Valentino appoints Alessandro Michele as Creative director
Alessandro Michele. ©Photo: Valentino / Fabio Lovino

Valentino appoints Alessandro Michele as Creative director

Alessandro Michele, former Creative director of Gucci, has been appointed as Valentino's new Creative director, promising to reinterpret the brand's heritage with his unique creative vision.
March 29, 2024
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Valentino has announced Alessandro Michele as its new Creative director. The news came just six days after Pierpaolo Piccioli, Valentino’s Creative director for an impressive quarter of a century, ended his remarkable tenure. Michele, who previously held the same position at Gucci for seven years, brings a wealth of experience and a distinct creative vision to Valentino. His first collection will be presented during Paris Fashion Week for Spring/Summer 2025.

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Michele expressed immense joy and a deep sense of responsibility upon assuming his new role. “It’s an incredible honour. I feel the immense joy and the huge responsibility to join a Maison de Couture that has the word ‘beauty’ carved on a collective story made of distinctive elegance, refinement, and extreme grace,” Michele said in a statement upon his appointment. “My first thought goes to this story: to the richness of its cultural and symbolic heritage, to the sense of wonder it constantly generates, to the very precious identity given with their wildest love by founding fathers, Valentino Garavani and Giancarlo Giammetti. These references always represented an essential source of inspiration for me, and I’m going to praise such influence through my own interpretation and creative vision.”

Valentino appoints Alessandro Michele as Creative director

One of the most exciting aspects of Michele’s new role is the opportunity to design haute couture for the first time. Speaking of the prospect, he said: “I search for words to nominate the joy, to regard it, to really convey what I feel; the smiles that kick from the chest, the bliss of gratitude that lights up the eyes, that precious moment when necessity and beauty reach out and meet. Joy, though, is such a living thing that I’m afraid to hurt it if I dare to speak its name.”

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Alessandro Michele’s appointment as Creative director was overseen by Valentino CEO Jacopo Venturini, who previously worked with Michele at Gucci. Venturini praised Michele’s profound intelligence and wonderful lightness, expressing confidence that the reinterpretation of Valentino’s couture codes combined with Michele’s extraordinary vision will lead to moments of great emotion.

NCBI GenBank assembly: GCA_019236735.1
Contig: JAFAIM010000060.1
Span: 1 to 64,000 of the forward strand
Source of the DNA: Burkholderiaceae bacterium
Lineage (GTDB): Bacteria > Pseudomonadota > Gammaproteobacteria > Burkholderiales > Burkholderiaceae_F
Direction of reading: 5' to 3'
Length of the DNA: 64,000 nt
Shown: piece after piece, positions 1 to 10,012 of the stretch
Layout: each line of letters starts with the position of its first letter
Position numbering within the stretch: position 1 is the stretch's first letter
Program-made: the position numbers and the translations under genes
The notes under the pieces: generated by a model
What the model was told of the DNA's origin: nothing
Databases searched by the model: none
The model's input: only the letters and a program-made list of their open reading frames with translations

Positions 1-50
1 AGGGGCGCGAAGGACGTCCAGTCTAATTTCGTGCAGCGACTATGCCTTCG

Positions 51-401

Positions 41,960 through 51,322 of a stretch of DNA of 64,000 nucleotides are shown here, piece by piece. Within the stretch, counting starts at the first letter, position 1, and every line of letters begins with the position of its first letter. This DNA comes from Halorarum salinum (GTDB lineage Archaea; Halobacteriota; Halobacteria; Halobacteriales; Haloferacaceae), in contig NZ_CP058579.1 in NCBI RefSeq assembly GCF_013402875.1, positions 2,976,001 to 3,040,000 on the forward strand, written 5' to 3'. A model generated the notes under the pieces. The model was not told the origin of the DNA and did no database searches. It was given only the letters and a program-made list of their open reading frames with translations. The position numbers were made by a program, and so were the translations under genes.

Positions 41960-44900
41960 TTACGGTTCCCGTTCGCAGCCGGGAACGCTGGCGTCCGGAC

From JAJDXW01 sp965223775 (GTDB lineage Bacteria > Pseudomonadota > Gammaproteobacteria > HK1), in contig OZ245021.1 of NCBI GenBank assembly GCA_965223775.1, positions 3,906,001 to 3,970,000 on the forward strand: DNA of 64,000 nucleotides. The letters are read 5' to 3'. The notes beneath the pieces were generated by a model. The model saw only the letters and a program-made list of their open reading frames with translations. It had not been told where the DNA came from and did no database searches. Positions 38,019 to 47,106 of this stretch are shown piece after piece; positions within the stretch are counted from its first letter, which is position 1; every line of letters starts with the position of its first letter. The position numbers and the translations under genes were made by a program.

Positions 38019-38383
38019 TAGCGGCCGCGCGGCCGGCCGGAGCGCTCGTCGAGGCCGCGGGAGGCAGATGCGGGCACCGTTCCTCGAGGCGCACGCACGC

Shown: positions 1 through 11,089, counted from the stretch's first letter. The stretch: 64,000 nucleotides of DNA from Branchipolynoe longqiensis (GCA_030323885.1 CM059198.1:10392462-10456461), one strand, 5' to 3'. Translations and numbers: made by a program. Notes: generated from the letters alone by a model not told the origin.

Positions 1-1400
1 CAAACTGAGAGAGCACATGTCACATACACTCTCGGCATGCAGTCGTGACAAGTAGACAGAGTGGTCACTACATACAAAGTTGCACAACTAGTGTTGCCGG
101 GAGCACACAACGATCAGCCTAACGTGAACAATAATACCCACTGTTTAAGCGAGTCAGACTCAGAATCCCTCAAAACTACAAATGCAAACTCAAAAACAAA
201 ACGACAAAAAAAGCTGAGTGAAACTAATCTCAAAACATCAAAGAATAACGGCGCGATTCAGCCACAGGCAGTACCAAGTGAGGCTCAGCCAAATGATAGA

Rachid Mohamed Rachid, Chairman of Valentino, described Michele’s appointment as ”another pivotal moment for Maison Valentino” and underlined its great ambitions.

François-Henri Pinault, Chairman & CEO of Kering, which owns a 30% stake in Valentino, also expressed his excitement at Michele’s appointment. He said: “I am very happy that Alessandro has been appointed at the creative helm of Valentino and I am certain that with his creativity, culture and versatile talent, he will be able to interpret masterfully the unique heritage of this magnificent House and make it flourish. I can’t wait to see his passion, imagination and dedication at play in this new chapter for Valentino.”

In a bit of irony, the appointment also reunites Michele with Kering, the huge French luxury company that controls Gucci and who dismissed him in 2022.

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Michele, a graduate of the Accademia di Costume e di Moda in Rome, joined the Gucci design studio in 2002 after a stint as senior accessories designer at Fendi, working under Silvia Venturini Fendi and Karl Lagerfeld. He was appointed “associate” to then-creative director Frida Giannini in 2011, and in 2014 took on the additional responsibility of Creative director of Richard Ginori, the porcelain brand acquired by Gucci in 2013. Michele was officially appointed to Gucci’s top creative role in January 2015, two days after he took his first bow at the end of the brand’s Fall/Winter 2015 men’s show, promoted by then-chairman and chief executive officer Marco Bizzarri.

During his tenure at Gucci, Michele reinvented the brand with a quirky, androgynous aesthetic that captivated celebrities and fashion enthusiasts alike.

In July last year, Kering said it had bought a 30 percent stake in Valentino for 1.7 billion euros in cash as part of a broader strategic partnership with Qatari investment fund Mayhoola, which controls the couture brand.

Kering has an option to buy 100 percent of Valentino‘s capital by 2028, while Mayhoola could become a shareholder in Kering.

Mayhoola acquired Valentino in 2012 for a reported €700 million USD, beating off competition from LVMH, Kering, Zegna and even Diesel.

Read more: Valentino cancels menswear and haute couture shows amid Creative director transition